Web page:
In the late nineties, when free email burst forth into our collective consciousness, there was a gold rush for cooler-than-thou email ids. Back then, email@example.com was considered lame. Everyone wanted a badass avatar. Thescoundrel@yahoo.com, firstname.lastname@example.org, or email@example.com invariably earned you that extra brownie from that ‘shygirl’ in that mystery chatroom. If you really analyze, it was all about appropriating an escape identity, very different from our drab selves. Pen Names played that role, in the pre-internet era.
Sadly, whenever we think of pen names, we always think of it as a Western phenomenon. Because we’ve all grown up on pseudonyms like Ayn Rand (Born Alisa Zinov'yevna Rosenbaum), Mark Twain (Samuel Langhorne Clemens), O. Henry (William Sydney Porter), Saki (Henry Hector Munro) and Lewis Carroll (Charles Lutwidge Dodgson). If you care to ask your mom and dad, they’ll tell you, Tamil Nadu has a far richer tradition of nom de plumes.
The creator of the epic Ponniyin Selvan, could have written the novel under his real name R. Krishnamurthy. Instead he opted for Vishnu’s tenth avatar ‘Kalki’. The trick worked as the two-syllable name had the acoustics and profundity to intrigue any reader. Kalki is actually a clever coinage minted by fusing the ‘Kal’ from Kalyana Sundara Mudaliar (his mentor) and Krishnamurthy’s Tamil initial ‘Ki’.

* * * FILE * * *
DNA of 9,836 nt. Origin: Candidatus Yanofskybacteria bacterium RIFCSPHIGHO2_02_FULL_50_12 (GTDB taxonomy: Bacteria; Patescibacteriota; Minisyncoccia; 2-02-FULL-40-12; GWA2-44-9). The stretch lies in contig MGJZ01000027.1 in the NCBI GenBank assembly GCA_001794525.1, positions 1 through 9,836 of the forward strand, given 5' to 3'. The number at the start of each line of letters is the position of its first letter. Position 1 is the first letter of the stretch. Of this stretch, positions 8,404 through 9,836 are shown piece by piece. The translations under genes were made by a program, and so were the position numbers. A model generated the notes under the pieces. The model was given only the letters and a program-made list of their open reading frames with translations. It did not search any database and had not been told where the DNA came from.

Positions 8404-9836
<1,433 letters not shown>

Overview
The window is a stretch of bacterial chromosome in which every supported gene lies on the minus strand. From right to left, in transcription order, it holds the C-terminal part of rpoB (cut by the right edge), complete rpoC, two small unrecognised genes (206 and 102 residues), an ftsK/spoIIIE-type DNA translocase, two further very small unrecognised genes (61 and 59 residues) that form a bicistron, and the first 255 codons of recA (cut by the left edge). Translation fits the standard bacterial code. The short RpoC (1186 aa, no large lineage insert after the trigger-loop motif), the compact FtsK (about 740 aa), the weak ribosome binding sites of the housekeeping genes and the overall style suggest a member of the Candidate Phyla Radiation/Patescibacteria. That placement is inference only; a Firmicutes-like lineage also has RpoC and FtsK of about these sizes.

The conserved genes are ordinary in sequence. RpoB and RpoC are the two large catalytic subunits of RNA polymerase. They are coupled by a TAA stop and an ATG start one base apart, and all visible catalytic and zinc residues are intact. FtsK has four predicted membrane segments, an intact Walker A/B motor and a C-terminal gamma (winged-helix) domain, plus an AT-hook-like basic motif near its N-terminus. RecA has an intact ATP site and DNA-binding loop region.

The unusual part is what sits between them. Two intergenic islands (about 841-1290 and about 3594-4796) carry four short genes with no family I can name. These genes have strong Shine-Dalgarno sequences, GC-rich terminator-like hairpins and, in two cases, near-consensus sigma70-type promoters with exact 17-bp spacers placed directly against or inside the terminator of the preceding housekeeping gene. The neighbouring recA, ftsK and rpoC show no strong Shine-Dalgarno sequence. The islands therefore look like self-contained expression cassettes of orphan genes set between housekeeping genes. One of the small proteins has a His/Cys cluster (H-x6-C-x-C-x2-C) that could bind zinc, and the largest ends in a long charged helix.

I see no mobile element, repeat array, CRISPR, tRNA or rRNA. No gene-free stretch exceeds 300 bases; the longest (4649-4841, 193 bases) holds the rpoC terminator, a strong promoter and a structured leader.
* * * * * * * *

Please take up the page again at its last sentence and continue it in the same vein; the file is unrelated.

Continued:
Abdul Kalam’s classmate, screenplay writer and ace novelist S. Rangarajan wrote under his wife’s name (Sujatha). A male writing under a female name! Considering it was way before the era of gender-bender chat screennames, it was truly pioneering. An even more scintillating name was thought up by Madabushi Rangadurai when he anagrammed the phonetics of Rangadurai into the very-hip and Anglo Randor Guy.
If authors were having a field day choosing wacky pen names, can poets be far behind? C. Virudachalam dropped his boring name and picked Pudumai Pithan (meaning: Mad about the New). AL Muthiah added a touch of elegance to his persona with Kannadasan. TS Rangarajan swapped his pedestrian name for the mythical Vaali. Muhammad Metha shrunk it all and wrote pudhu kavidhai under Mu. Metha. Moral of the Story: Get your name right, before you write.